Corey LaJoie’s Kickball Klassic brings athletes, entertainers together for a good cause

Published 12:00 am Thursday, October 7, 2021

KANNAPOLIS — Some of NASCAR’s top drivers competed Wednesday night, but it wasn’t on the racetrack.

More than a dozen of the sport’s biggest names gathered at Atrium Health Ballpark to partake in the inaugural Corey LaJoie Kickball Klassic. The daylong tournament wasn’t just for kicks, it was a fundraiser for the Kannapolis YMCA and Samaritan’s Feet — two nonprofits close to LaJoie’s heart.

The tournament had a competitive bracket featuring 16 teams, a championship game and an all-celebrity game bout. There were also musical performances by The Dryes and Pryor and Lee on a stage set up at first base.

The Kickball Klassic included more than NASCAR drivers. There were former NFL stars, an all-time college softball player, stand up comedian, country musicians and even one of ESPN’s most recognizable personalities. The tournament had all the features of a major sporting event, including a rain delay. The field was saturated with heavy showers in the afternoon, but the skies cleared long enough for the final game of the competitive bracket and for the celebrity showdown.

LaJoie, a graduate of Northwest Cabarrus High School, said the tournament exceeded even his wildest expectations.

“It was just a perfect day” LaJoie said.

Kickball has been a passion of LaJoie’s for years, and his love for the schoolyard sport was on display during the tournament. LaJoie’s Built Bar-sponsored team marched through three games of pool play in the early afternoon, past their semifinal opponent and into the championship game in the evening.

A team sponsored by Circle B Diecast and composed mainly of Kannapolis firefighters and police officers gave LaJoie’s squad some of its toughest competition. Kannapolis police officer Keith Benfield said he was thrilled to play in the tournament.

“It’s not something you get to partake in everyday. So, it’s definitely so far in my life a once in a lifetime experience,” Benfield said.

LaJoie’s squad eventually beat Lineberger Orthodontics in the championship game. The Lineberger Orthodontics roster was bolstered by the talents of former NFL players and Carolina Panthers Jonathan Stewart and Kurt Coleman.

Coleman was a menace on the mound and Stewart made a bevy of acrobatic plays in the outfield.

After the competitive play wrapped up, celebrities took the diamond in front of a crowd gathered along the left field line. 

The Black Team featured drivers Kurt and Kyle Bush, Conor Daly, Austin Dillon, Joey Logano and LaJoie. Former Florida softball player Lauren Haeger, comedian John Crist, country musician Kaleb Lee, NASCAR journalist Bob Pockrass and ESPN reporter Marty Smith rounded out the roster.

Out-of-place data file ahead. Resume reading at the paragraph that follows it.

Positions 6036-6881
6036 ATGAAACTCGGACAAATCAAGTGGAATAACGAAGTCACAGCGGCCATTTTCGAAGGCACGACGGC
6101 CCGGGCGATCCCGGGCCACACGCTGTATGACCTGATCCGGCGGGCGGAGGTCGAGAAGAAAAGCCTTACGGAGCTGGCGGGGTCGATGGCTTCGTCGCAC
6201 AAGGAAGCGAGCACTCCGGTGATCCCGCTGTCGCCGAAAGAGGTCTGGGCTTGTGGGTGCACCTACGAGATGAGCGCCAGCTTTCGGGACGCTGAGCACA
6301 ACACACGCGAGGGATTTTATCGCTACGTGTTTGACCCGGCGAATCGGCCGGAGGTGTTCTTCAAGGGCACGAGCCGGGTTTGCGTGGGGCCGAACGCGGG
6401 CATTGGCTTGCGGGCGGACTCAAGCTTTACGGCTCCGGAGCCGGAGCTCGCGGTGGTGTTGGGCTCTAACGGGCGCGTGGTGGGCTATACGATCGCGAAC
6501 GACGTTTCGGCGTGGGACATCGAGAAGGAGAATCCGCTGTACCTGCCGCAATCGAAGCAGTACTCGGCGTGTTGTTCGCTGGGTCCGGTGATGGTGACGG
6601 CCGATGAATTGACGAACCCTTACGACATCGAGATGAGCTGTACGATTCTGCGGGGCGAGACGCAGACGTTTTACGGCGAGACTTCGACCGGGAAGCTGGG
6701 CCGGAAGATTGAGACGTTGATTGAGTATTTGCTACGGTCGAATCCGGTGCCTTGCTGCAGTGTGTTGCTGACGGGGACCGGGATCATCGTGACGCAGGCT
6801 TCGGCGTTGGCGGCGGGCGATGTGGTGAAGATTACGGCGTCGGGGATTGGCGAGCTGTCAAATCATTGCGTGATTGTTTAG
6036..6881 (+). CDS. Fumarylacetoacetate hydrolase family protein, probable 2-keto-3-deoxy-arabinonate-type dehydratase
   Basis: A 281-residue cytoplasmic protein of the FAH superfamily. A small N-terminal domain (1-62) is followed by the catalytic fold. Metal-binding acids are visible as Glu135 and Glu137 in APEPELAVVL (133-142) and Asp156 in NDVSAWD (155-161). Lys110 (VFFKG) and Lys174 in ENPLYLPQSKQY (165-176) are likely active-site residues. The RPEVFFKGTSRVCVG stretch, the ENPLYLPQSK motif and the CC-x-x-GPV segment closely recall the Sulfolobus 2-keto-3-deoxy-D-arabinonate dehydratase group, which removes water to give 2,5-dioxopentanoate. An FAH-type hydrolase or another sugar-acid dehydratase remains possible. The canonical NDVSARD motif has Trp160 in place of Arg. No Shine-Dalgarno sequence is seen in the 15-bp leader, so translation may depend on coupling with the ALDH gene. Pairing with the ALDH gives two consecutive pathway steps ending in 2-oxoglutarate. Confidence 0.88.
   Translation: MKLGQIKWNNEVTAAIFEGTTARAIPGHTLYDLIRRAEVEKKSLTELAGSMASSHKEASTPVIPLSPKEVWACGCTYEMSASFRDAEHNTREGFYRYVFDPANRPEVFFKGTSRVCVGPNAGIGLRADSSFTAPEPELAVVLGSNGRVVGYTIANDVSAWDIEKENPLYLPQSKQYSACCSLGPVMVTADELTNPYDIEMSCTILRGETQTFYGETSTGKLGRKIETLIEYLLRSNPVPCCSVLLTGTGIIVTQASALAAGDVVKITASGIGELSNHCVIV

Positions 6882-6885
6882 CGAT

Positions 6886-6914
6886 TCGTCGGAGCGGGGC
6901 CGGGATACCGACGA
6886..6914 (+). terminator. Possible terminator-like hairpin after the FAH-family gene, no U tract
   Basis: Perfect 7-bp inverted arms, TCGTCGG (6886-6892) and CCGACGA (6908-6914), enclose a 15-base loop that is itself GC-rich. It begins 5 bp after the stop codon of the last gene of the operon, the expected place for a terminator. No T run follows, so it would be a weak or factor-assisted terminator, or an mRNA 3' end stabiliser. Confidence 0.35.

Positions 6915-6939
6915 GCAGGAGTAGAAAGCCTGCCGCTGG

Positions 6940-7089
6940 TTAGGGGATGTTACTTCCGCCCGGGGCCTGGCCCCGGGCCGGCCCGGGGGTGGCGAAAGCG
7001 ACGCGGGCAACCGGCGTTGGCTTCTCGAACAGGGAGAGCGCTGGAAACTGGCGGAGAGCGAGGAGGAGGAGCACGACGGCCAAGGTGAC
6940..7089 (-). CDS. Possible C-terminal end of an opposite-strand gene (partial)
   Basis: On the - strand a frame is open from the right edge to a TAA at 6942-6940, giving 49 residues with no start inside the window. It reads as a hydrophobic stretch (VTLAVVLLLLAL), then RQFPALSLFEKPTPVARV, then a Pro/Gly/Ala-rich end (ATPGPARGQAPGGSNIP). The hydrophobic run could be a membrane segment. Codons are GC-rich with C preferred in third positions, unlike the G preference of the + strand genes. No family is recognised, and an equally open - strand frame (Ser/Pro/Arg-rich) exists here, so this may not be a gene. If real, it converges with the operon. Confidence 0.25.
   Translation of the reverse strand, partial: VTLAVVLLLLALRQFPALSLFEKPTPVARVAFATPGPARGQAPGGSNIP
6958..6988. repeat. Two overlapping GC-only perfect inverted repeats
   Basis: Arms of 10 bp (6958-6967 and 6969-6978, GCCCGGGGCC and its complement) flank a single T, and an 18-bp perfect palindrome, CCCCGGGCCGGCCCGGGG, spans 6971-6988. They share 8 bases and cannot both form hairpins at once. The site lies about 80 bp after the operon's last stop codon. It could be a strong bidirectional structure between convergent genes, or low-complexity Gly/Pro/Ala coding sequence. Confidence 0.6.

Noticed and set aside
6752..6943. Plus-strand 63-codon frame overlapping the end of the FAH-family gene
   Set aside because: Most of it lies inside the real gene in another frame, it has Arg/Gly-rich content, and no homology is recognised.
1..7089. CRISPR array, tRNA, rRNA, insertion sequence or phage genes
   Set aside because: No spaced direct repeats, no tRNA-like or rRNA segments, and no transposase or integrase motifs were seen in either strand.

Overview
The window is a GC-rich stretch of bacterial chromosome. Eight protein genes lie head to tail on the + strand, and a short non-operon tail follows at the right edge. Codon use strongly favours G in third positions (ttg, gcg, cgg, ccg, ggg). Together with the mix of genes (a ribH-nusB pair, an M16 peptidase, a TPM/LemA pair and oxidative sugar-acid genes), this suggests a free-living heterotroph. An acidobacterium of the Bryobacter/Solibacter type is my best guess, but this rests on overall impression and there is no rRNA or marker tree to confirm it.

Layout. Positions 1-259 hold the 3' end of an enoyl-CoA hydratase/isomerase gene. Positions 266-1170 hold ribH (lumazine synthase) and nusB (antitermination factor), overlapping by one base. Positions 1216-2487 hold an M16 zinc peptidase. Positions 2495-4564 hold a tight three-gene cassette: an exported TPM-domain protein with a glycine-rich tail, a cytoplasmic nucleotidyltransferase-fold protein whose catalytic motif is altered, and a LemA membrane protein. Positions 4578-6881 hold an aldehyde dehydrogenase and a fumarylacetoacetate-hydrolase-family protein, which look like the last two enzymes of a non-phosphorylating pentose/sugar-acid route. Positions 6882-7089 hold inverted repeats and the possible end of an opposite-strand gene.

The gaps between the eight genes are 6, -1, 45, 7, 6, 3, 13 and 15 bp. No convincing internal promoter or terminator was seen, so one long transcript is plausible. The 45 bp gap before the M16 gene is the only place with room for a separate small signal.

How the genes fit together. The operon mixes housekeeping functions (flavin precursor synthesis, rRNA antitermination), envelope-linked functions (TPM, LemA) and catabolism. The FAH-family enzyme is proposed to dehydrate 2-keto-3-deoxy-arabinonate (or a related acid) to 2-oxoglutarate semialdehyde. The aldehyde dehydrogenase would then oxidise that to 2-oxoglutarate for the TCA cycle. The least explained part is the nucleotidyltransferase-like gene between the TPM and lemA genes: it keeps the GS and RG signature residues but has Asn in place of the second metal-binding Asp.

The Red Team had drivers Aric Almirola, Ryan Blaney, Ross Chastain, Matt DiBenedetto, Ty Gibbs, Michael McDowell, Daniel Suarez and Bubba Wallace. Country musician Pryor Baird was also on the squad.

Wallace, only a few days removed from a historic victory at Talladega, led the Red Team to a 3-1 victory with a strong pitching performance.

The game was just for charity, but the ultra-competitive athletes and entertainers generated their fair share of intense action. Along with a few close calls at the plate, players got into light-hearted and entertaining debates with the umpires.

Many of the drivers who participated in LaJoie’s Kickball Klassic will be face off again in a more familiar setting at The Bank of America Roval 400 at Charlotte Motor Speedway on Sunday.

Once the on-field excitement was over, the celebrity competitors signed autographs for droves of fans who lined the Atrium Health Ballpark concourse. Some fans came for the kickball, but more were there to get signatures from their favorite drivers. Racing enthusiasts decked out in NASCAR gear got drivers to sign just about anything you could put a pen on — from notebooks and posters to metal fenders and flags.

Ted Barnes drove a little over an hour from Chester, South Carolina, to get several replica cars signed. Barnes was there with a other fellow NASCAR lovers who have traveled together to races and autograph opportunities. The group got to the tournament as soon as the gates opened at noon and relaxed in lawn chairs near the autograph tables.

“To get to do this again is a breath of fresh air,” Barnes said. “I’ve done this so long it’s a part of my life.”

Barnes said it was his first visit to Kannapolis since Atrium Health Ballpark was built and the downtown was brought back to life with restaurants and stores.

“They’ve revitalized it,” Barnes said. “It’s pretty cool and it’s a beautiful ballpark.”

Most of the money raised during LaJoie’s Kickball Klassic will go to the Kannapolis YMCA. Branch Executive Philip Belfield said the successful tournament was a culmination of all the right factors.

“You’re used to the typical auctions or golf tournaments and those kinds of things,” Belfield said. “To be able to offer a celebrity kickball tournament obviously is lots of fun, but I think it was almost meant to be with the location here at Atrium Health Ballpark, the horseshoe to be able to have fields adjacent to the stadium here, taking advantage of all of the work being done in Kannapolis and also being in the backyard of NASCAR.”

Although Belfield said he wasn’t sure exactly how much money was raised during the tournament, he was confident it was one of the largest fundraisers for the YMCA in many years. It was also, Belfied said, a somewhat surreal experience.

“To see this many VIP celebrities in one location — NASCAR drivers, comedians, ESPN analysts — all together is pretty cool,” Belfield said. “It kind of drives home the point of good things happening here in Kannapolis.”